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It is the dreaded question of many job seekers. Inevitably the recruiter and the hiring manager, and most likely every single person you interview with, is going to ask you… “Tell me a little more about yourself.” Usually it happens at the very beginning of the interview; an ice-breaker per se. How you answer this seemingly innocuous question will set the tone for the rest of the interview.

Most of you are answering it incorrectly.

So Really… Tell Me a Little Bit More about Yourself

The natural reaction, after a moment of “oh crap – how do I answer this,” is to talk about things outside of work. I like to ski; I have kids; I went to school at… and so on. {Buzzer Sound} Incorrect my friends.

Even though this isn’t a behavioral interview question, you are still in an interview.

Take every opportunity during the interview to stress your competence in the role. Your focus should always remain on furthering this goal of standing out, showing the interviewee your awesomeness, and being professional.

No one cares that you like to ski, that you have kids, or that you went to school someone you think is cool. I know, that’s harsh – but it’s the truth during an interview.

We want to know what you bring to the table. And this is your opportunity to share with us some insights and information with free-range! No silly parameters around this question, no expected response.

So grab it and highlight exactly the points you want to get across.

For example:

“Absolutely. I launched several HR Communications departments at various Fortune 500 companies – soup-to nuts; I have worked in just about every aspect of Human Resources; and I am passionate about building relationships and partnerships with my clients.”

Of course you can add some color and personal touches, but in the above example, you see that I firmly set the agenda of the interview. I am coming out of the door with my strongest deliverables and milestones. These are the things I want to be known for during an interview setting and they will also make me memorable and stand-out from the other applicants.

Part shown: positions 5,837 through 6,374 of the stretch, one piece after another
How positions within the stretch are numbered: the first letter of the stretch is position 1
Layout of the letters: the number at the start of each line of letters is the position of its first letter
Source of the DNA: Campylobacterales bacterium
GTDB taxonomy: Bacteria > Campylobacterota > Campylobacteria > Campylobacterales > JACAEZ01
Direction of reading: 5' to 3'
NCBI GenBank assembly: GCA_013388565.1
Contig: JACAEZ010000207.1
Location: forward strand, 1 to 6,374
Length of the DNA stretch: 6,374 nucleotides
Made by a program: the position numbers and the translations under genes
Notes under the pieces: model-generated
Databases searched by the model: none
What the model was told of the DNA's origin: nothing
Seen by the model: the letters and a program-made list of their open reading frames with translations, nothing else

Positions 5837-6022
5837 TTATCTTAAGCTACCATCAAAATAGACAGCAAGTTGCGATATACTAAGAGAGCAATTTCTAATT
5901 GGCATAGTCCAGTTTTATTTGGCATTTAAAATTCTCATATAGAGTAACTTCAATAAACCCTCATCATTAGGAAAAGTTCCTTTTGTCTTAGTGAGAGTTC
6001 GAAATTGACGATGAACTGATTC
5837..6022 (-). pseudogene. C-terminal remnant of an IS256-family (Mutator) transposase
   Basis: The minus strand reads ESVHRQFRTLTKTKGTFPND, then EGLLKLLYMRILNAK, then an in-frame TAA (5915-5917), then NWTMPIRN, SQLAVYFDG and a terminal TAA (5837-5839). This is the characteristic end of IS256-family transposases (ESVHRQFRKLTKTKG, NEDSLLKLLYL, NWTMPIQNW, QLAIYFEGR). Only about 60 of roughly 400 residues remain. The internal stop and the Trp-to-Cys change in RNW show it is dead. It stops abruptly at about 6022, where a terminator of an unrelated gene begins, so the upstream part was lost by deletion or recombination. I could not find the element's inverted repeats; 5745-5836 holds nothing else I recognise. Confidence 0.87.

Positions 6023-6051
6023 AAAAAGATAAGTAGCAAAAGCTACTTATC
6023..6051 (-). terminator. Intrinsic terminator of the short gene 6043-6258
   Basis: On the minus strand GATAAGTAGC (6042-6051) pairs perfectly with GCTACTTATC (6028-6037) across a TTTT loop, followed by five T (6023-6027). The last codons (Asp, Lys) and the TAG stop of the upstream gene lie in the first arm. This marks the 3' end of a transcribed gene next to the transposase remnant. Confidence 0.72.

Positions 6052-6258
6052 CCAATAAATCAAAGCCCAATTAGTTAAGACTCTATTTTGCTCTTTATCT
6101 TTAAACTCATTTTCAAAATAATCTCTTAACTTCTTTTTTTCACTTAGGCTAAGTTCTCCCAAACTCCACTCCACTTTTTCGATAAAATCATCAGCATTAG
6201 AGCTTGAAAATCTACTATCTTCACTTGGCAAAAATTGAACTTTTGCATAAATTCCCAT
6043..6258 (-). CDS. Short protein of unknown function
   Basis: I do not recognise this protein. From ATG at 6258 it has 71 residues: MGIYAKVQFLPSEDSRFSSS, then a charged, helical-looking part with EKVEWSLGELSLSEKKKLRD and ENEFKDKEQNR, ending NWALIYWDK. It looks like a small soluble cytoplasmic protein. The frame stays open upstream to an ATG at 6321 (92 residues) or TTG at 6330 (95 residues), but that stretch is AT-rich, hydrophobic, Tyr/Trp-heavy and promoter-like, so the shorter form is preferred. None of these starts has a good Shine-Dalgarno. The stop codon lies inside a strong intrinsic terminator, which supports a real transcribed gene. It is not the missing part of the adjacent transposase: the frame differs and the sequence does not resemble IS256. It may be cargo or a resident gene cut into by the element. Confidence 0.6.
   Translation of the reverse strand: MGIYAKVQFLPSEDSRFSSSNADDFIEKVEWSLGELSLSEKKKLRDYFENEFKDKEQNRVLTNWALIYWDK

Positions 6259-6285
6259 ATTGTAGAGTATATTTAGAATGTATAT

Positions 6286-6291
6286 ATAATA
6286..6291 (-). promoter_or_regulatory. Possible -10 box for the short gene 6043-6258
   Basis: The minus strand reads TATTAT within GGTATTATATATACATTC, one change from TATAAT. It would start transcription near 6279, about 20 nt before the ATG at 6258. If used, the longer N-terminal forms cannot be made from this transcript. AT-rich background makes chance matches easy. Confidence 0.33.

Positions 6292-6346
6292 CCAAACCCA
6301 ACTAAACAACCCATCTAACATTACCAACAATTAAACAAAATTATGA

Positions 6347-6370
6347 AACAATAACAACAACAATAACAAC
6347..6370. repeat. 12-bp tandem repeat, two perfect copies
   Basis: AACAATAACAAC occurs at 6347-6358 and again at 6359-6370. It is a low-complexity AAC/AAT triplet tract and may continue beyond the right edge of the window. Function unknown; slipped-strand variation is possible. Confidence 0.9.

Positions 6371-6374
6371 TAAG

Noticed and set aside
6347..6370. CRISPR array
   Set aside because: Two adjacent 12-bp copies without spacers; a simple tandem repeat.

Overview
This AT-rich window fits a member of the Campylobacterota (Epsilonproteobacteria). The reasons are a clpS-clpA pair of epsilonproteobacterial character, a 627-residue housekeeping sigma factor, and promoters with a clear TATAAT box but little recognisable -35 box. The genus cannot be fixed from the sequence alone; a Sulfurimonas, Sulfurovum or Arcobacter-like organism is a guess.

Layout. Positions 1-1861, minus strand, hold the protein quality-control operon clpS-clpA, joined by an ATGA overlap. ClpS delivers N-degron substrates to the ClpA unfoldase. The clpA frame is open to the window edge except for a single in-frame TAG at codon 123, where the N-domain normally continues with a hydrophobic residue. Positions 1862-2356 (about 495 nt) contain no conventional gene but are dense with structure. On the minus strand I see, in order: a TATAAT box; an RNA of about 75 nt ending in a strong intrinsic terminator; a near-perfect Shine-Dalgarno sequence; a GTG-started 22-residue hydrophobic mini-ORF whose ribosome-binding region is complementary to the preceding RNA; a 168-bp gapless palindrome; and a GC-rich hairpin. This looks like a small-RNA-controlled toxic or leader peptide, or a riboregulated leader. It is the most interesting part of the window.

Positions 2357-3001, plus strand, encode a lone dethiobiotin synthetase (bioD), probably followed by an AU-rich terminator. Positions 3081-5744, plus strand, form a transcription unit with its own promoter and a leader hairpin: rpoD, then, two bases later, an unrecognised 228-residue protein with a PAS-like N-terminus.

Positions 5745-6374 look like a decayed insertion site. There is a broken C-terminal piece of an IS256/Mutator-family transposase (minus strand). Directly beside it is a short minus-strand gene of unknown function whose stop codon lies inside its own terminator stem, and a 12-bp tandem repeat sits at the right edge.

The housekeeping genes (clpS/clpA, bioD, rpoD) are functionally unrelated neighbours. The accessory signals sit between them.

Contrast this what you’re currently doing, and the impact is so much greater. Instead of telling me things that happen OUTSIDE of the work environment, you are able to show me what your strengths are – and get the interview moving forward without any awkward pauses or silences.

If this approach seems a bit too concise for you and you’d rather bridge what you’re currently doing with my advice, be sure to stay far, far away from these topics (I promise):

  • Your kids and family: I wish I could lie and tell you that everyone cares, but unfortunately more times than not, the interviewee will start thinking about the potential time out that you’ll be taking due to your kids, etc. (Harsh, I know).
  • Saying you like to travel a lot: The first thought is, “how much time is this candidate going to ask off for vacation if he/she is hired?”
  • Extreme adventure sports: Use this one sparingly and depending upon your audience. It could be a connection point, but it could also be a warning flag of potentially high benefits costs.
  • Your relationship status: Just don’t say anything – it is illegal for the interviewee to ask about this, so don’t talk about it.
  • Religious beliefs, sexual orientation, and so on: There is a reason these are protected classes – there are still people out there with prejudices. Don’t open that door.